Author, Burning for Freedom

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Sunday, November 25, 2012

Excerpts of Savarkar’s interview by an American journalist

“O Goddess of Freedom . . .
Here is The Bounteous One, our very own Motherland,
Why oh, why did you push her away?
Oh why did your Motherly love of old wither away?
Oh so anguished is my soul!
For she is now but a slave to others,
Why oh why did you abandon her so,
Answer me, I pray!”

-         V. D. Savarkar, Jayostute
(translation by Anurupa Cinar)

Hi, Everyone! Here are some rare excerpts of an interview of Savarkar with an American journalist. The exact date is not known, but the year is 1943, judging by the content.

The interview is entirely from the perspective of an American. But point to note is that here is proof indeed that Savarkar had become a force to be considered in a very short time. Specific comments to highlight this are in red.

The journalist makes some very puzzling comments re Savarkar’s appearance. Savarkar, of course, must have worn his dhoti which may have appeared like a nightgown to American eyes. But why should it have been dirty? Why were the glasses specked? Why the unshaven cheeks? From all reports, Savarkar wore pristine clothes and was immaculately turned out.

·        Was it the journalist’s imagination? Was Savarkar prone to the 5 o’clock shadow? Or had he just returned from a hectic tour and had no time to tidy himself?

I don’t know.

There was no ostentation in Savarkar’s room. It was austere in the extreme—maybe even dull and dreary. Perhaps that colored Treanor’s opinion.

Anyway, here are the interview excerpts:

"Would you wish that I should confess to you everything?" asked old man Savarkar.

I hadn’t meant to ask an awkward question. I thought perhaps since he'd been con­victed and served time it was all a matter of record. He had already admitted they wanted to hang him and that he had gotten off with 50 years.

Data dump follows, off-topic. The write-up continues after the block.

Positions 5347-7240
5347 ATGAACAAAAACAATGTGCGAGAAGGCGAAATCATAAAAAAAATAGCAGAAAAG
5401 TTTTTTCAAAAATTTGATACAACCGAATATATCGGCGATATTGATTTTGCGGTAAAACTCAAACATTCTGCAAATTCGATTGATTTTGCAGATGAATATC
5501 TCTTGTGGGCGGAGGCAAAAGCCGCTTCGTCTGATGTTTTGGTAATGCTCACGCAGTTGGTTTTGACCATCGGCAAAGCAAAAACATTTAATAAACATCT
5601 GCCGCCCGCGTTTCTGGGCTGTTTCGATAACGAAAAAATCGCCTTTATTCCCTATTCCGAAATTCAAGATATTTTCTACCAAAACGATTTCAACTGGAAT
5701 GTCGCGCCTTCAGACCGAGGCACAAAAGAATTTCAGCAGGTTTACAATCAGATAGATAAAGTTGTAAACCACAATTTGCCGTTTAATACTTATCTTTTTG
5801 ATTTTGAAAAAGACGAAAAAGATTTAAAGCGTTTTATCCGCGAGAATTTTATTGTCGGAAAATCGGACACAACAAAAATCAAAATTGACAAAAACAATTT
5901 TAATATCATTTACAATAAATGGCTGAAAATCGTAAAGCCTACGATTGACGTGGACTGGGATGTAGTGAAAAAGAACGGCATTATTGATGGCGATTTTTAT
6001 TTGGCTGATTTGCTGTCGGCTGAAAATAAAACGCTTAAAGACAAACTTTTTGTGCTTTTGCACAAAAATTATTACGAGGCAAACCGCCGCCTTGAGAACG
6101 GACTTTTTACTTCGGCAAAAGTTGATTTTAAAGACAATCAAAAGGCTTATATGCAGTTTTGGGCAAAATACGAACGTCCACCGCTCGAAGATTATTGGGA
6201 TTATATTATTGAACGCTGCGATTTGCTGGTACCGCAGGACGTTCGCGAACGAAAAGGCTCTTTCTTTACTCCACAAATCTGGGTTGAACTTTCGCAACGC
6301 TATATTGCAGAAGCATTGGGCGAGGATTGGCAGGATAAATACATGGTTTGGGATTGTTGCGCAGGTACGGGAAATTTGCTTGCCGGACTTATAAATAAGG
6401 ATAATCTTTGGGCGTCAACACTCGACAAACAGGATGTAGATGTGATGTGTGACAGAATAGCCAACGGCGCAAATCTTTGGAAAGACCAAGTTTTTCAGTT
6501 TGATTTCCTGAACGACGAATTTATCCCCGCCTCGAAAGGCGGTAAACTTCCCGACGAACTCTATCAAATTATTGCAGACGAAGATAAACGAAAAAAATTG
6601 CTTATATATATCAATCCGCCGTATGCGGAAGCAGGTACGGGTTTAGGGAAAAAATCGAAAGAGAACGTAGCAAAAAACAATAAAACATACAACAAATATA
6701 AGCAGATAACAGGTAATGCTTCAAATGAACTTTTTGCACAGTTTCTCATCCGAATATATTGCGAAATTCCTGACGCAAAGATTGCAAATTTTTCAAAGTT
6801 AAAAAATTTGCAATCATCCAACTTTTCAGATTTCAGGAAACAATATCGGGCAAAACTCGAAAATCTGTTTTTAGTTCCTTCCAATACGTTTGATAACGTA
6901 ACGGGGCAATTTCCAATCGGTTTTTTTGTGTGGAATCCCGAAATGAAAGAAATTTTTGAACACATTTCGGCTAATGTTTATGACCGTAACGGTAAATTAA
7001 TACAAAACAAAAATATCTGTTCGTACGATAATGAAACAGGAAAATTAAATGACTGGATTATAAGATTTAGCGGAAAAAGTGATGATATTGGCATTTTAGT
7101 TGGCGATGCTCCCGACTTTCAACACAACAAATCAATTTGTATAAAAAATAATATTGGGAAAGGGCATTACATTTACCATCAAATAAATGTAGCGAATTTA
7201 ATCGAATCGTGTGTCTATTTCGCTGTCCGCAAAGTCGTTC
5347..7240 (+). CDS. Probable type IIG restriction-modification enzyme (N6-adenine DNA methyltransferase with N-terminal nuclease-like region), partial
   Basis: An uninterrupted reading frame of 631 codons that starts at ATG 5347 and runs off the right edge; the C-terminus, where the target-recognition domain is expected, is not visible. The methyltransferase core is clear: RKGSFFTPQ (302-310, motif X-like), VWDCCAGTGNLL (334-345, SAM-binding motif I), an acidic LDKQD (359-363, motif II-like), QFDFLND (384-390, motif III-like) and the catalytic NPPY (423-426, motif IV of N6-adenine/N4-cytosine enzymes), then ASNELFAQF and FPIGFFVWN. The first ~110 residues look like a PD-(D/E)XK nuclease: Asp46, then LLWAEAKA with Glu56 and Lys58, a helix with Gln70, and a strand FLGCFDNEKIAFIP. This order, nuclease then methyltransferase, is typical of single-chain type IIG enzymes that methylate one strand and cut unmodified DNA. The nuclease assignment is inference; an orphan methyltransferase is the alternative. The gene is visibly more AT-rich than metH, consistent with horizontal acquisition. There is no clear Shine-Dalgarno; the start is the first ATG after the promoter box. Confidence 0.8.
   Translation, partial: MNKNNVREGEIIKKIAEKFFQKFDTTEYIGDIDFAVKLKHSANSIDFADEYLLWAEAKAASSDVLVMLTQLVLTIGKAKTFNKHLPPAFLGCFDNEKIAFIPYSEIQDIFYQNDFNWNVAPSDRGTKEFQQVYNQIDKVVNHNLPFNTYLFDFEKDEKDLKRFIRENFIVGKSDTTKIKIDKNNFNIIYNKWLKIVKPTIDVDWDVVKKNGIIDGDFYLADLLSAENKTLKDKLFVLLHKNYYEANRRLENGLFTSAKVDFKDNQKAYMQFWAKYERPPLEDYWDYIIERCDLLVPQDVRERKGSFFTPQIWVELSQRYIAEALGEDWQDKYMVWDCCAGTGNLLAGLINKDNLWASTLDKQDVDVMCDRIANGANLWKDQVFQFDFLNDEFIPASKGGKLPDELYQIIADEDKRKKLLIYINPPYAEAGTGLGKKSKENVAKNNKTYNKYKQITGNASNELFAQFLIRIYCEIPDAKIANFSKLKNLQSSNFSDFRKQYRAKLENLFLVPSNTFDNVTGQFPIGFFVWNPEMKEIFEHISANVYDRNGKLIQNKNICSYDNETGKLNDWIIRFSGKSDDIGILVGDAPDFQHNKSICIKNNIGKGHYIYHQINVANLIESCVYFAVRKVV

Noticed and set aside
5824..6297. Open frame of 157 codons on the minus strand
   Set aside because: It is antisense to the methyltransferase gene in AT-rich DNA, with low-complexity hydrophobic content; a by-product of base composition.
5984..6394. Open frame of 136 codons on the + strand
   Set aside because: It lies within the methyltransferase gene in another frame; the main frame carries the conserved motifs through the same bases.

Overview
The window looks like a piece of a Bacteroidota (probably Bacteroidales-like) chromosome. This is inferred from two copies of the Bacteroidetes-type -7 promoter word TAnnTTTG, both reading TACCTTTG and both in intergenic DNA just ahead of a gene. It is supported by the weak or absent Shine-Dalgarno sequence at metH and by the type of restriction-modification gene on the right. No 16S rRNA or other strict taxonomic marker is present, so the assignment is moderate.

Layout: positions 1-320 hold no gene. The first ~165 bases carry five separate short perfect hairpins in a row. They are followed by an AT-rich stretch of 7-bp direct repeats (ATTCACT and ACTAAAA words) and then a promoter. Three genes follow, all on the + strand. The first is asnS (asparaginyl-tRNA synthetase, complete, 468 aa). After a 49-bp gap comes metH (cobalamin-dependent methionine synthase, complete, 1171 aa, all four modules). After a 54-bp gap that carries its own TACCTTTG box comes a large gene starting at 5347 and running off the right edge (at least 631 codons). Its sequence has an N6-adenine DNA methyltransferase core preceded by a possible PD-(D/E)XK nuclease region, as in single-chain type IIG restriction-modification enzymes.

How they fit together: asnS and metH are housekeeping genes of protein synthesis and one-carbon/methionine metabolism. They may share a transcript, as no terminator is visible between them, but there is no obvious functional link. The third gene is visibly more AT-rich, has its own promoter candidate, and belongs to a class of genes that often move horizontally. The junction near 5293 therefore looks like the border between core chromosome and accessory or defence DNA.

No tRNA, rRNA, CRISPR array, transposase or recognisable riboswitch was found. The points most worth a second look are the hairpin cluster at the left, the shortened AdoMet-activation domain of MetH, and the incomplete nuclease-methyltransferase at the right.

What I was curious to know was whether the old man, now so respectable, had actually thrown the bombs which killed the high government officials in England. That was when he said:

"Would you wish that I should confess to you everything?"

It was some other fel­lows and he wasn't saying who. It's not important now, anyway. That was way back at the beginning of the cen­tury when Savarkar was sowing his wild oats as a terrorist.

It was before my time. It’s like storybook stuff when bombs had fuses that revolu­tionaries lit with a match. That was Savarkar's time as a revolutionary in London and later in India.

Now he's in good odor de­spite the fact that some of his fellow terrorists threw a bomb at a viceroy. Those were the days.

Savarkar is quite a sight to western eyes. He's a leading politician at the mo­ment, head of the Hindu Mahasabha . . .

Savarkar was not specially dressed for the occa­sion of this interview. He looked at his worst. His sunken cheeks were unshaven, his perfectly round, metal-rimmed eyeglasses were specked, and he was dressed in a soiled length of cloth which looked like a nightgown and was insecurely fastened in front with silver studs, some of them missing.